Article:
```

index | quantity | date |
---|---|---|

0 | 13 | 2020-01-27 |

1 | 4 | 2020-01-28 |

2 | 8 | 2020-01-29 |

3 | 7 | 2020-01-30 |

4 | 2 | 2020-01-31 |

```
# Change data type of 'date' column to pandas datatime index type.
df['date'] = df['date'].astype('datetime64[ns]')
df.index = df['date'] #Set date as index to create time indexed dataframe.
```

Ok, we have now time series of our go-live project. Let's take a look to the raw data as it comes from our tool

```
all_tickets = (
ggplot(df,aes(x='date',y='quantity')) +
scale_x_date(date_breaks = "1 week",labels = date_format("%d-%b-%Y")) +
geom_line(color=orange, size=1.2) +
personal_theme +
labs(title='Tickets Opened during Go-Live Project',x='',y='')
)
all_tickets.draw();
```

We are going to take a look how it's distributed our tickets.

```
df['quantity'].describe()
```

```
count 88.000000
mean 4.772727
std 3.143054
min 1.000000
25% 2.000000
50% 4.000000
75% 7.000000
max 14.000000
```

Here, we have some different data that could help us to know or define additional metrics, but they are not really describing how the process of the go-live has worked, as it's not constant process and the behavior is different along the time.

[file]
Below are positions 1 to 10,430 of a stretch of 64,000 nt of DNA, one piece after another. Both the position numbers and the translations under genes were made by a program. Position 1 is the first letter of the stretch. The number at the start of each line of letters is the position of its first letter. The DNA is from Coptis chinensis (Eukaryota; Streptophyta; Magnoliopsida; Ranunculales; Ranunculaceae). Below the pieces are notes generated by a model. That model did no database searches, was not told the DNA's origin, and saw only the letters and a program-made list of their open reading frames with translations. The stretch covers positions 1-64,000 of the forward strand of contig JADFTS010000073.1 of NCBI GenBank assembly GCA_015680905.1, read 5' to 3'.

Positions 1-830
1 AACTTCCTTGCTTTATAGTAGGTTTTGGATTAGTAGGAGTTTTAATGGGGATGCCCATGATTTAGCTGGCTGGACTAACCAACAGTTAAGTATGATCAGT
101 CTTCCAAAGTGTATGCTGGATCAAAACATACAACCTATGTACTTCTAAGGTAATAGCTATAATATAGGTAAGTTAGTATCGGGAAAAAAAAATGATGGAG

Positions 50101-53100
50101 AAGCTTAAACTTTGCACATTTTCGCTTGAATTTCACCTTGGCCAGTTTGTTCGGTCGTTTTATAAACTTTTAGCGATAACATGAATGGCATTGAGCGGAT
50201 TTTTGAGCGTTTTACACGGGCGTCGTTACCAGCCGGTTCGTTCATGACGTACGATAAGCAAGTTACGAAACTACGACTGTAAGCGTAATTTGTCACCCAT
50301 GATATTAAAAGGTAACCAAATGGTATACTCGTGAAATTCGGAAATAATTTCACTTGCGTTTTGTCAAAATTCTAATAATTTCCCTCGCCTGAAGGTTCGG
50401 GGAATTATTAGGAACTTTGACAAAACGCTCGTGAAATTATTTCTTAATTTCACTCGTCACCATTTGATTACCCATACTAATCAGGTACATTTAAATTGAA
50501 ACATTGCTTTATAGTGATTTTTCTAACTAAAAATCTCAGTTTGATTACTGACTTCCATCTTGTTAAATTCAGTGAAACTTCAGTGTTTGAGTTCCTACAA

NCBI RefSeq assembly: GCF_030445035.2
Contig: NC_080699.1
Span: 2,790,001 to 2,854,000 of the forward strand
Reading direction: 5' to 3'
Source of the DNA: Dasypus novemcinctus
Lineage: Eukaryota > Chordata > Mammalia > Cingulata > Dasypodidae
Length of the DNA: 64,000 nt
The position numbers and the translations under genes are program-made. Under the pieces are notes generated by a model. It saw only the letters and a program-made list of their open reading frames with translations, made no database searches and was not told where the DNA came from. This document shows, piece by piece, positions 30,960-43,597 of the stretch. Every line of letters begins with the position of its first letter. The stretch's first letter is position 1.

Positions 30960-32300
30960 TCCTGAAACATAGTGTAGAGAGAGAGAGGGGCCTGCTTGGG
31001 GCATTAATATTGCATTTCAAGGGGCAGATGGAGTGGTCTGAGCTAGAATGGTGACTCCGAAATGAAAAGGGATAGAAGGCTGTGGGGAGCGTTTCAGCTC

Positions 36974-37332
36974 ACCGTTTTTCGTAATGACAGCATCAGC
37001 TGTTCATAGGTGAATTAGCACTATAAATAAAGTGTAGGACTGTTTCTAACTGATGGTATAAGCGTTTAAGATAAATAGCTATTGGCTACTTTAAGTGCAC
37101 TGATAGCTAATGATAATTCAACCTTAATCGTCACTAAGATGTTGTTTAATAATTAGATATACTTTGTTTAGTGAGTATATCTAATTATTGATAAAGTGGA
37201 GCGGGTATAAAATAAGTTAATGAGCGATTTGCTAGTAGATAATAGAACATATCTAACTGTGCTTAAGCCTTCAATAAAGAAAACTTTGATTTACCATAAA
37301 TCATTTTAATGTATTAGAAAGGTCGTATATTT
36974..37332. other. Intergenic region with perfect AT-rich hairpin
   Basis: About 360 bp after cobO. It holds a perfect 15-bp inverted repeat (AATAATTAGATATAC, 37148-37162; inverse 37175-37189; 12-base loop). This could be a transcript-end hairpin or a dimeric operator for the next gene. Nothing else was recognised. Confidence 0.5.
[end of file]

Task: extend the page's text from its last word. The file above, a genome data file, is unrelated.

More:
Here the principal interesting information is that we are working over 88 days of tickets, which is good dataset for timeseries.

We could see distribution by month of the dataset, only to be much more familiar with it:

```
month_labels = ["Jan","Feb","Mar","Apr","May","Jun","Jul","Aug","Sep","Oct","Nov","Dec"]
month_distr = (
ggplot(df,aes(x='Month',y='quantity',group='Month')) +
scale_color_manual(values = personal_colors) +
scale_x_continuous(breaks=(1,2,3,4,5,6,7,8,9,10,11,12),labels=month_labels) +
geom_boxplot(color='red',fill=orange) +
personal_theme +
labs(title='Monthly Distribution',x='Month',y='Tickets Num.')
)
month_distr.draw()
```

Here we see that we have initial 2 month important volume of all generated tickets.